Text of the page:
Archive for February, 2010

Malpractice: It’s Not Just Losing the Case

Wednesday, February 24th, 2010

Attorney malpractice means both professional misconduct and unreasonable lack of skill. Misconduct generally implies commission, that is, doing something unethical or illegal, including taking advantage of the emotional vulnerabilities of client going through a divorce. The bomber, as he is known, is an unethical divorce lawyer who sleeps with his clients, and it is self-evident that this is bad business. A lawyer who has a sexual relationship with a client is unethical and is at risk of civil liability for malpractice, breach of fiduciary duty, fraud, and deceit.

An unreasonable lack of skill generally implies making unacceptable mistakes in judgment or performance, such as missing a filing deadline. Legal malpractice, therefore, is a large enough term to include felonious behavior as well as incompetence. Unacceptable mistakes in judgment or performance does not mean losing a case, any more than medical malpractice means caring for a patient who subsequently dies, or generalized unhappiness with the outcome a divorce because very few people are ever happy.

Strangely, one of the most common causes of legal malpractice is completely preventable. It is a failure to make filing deadlines. No matter how solid the case, a lawyer who misses a filing deadline — for example, an appeal — has just lost it. An excuse — that the paperwork was misplaced — falls on the deaf ears of courts that are not interested in alibis. This is not to say there are not competent lawyers who appear disorganized, but it is a note of caution: A lawyer whose desk looks like a cyclone hit it may be one to avoid.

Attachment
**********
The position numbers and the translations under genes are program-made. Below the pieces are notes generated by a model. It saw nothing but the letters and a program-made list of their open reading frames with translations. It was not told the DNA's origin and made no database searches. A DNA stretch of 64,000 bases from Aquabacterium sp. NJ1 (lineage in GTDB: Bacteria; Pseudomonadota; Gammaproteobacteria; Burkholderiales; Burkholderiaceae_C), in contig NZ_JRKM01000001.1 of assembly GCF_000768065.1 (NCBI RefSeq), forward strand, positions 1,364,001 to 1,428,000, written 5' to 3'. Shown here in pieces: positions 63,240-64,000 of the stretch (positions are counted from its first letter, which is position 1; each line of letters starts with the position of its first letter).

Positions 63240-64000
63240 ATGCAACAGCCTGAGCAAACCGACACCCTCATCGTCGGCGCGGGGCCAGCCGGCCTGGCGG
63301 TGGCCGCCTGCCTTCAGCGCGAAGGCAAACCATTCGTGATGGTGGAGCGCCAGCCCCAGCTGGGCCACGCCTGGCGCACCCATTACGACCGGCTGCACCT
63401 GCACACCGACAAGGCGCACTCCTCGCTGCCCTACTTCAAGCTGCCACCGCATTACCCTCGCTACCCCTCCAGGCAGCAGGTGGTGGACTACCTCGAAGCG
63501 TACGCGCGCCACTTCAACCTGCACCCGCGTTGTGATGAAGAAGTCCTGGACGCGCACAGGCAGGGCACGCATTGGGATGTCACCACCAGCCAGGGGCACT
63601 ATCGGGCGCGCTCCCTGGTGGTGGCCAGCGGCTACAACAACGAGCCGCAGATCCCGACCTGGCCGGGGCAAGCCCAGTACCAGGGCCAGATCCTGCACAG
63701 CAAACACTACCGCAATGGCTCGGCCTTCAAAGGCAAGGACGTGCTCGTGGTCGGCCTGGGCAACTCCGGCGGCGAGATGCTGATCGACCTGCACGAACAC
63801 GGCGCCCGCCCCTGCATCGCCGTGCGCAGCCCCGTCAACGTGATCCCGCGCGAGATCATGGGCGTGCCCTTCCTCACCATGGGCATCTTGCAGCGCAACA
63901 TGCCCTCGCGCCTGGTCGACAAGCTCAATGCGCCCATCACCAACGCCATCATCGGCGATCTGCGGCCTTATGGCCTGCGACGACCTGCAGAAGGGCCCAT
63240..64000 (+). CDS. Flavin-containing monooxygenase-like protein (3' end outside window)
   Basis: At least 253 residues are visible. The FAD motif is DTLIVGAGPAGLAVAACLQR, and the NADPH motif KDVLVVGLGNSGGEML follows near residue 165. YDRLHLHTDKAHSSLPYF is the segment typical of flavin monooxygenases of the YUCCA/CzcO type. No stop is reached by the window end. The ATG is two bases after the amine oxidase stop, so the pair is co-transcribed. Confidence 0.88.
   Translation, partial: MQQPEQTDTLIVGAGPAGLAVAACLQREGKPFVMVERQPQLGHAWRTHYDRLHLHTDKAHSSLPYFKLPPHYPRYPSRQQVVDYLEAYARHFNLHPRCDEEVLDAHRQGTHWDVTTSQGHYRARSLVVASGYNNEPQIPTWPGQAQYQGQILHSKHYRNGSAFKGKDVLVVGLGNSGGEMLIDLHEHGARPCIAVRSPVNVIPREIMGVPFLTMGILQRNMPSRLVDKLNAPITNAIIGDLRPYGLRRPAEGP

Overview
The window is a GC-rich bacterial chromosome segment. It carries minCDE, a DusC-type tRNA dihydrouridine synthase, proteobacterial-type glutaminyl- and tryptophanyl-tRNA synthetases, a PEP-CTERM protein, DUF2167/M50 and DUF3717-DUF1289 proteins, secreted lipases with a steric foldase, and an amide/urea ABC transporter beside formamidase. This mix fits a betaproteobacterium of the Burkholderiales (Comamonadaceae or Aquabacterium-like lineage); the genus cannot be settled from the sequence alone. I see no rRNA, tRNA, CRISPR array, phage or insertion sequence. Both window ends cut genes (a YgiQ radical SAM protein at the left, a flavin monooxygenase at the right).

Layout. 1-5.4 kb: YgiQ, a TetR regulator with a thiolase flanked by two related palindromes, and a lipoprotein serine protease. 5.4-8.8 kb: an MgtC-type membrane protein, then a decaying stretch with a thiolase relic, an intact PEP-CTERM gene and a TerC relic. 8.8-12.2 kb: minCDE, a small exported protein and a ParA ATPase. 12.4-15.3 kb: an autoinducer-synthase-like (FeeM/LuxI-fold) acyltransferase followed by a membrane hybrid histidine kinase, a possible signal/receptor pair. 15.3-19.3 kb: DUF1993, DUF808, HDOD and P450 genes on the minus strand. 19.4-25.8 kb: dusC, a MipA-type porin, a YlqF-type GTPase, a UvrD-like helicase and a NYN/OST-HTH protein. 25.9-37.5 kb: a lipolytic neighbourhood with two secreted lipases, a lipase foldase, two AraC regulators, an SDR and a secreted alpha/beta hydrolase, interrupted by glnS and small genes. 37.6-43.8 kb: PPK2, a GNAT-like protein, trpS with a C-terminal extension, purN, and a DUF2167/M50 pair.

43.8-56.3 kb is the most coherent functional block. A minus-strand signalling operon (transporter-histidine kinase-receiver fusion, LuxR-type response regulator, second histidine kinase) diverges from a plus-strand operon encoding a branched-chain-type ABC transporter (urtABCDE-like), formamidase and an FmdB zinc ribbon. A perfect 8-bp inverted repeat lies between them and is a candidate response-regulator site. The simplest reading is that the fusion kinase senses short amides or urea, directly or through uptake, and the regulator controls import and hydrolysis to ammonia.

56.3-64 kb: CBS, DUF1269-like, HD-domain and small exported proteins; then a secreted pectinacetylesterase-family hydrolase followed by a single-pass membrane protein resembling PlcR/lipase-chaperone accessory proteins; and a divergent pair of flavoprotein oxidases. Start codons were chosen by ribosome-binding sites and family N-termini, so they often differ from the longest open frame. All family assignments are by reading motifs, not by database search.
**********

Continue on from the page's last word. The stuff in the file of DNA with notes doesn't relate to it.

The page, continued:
Often legal malpractice stems from violations of the canons of (legal) ethics, which is also called the Code of Professional Responsibility and are established by state supreme courts. Violations can lead to warnings, fines, suspensions and disbarment. If an attorney’s actions seem questionable, the place to begin is an inquiry at the county bar association.

Lawyers who improperly manage funds left in their trust in escrow accounts frequently find themselves cited for violations of the canons of legal ethics.

Settlements negotiated before a complete discovery of assets, marital and separate, pose a malpractice risk for divorce lawyers, particularly when he or she fails to fully investigate all marital and separate property. A lawyer who fails to inform a client of settlement offer or fails to recommend acceptance of settlement offer may also be liable for malpractice.

In general, attorney malpractice includes several identifiable elements: breach of contract, fiduciary duty or negligence. The plaintiff must prove that the lawyer failed to exercise reasonable skill and that such failure was the proximate cause of damages or loss.

Some jurisdictions require that a person intending to sue a lawyer for malpractice file an affidavit of merit from a professional legal malpractice attorney who certifies that there are at least reasons for consideration of malpractice.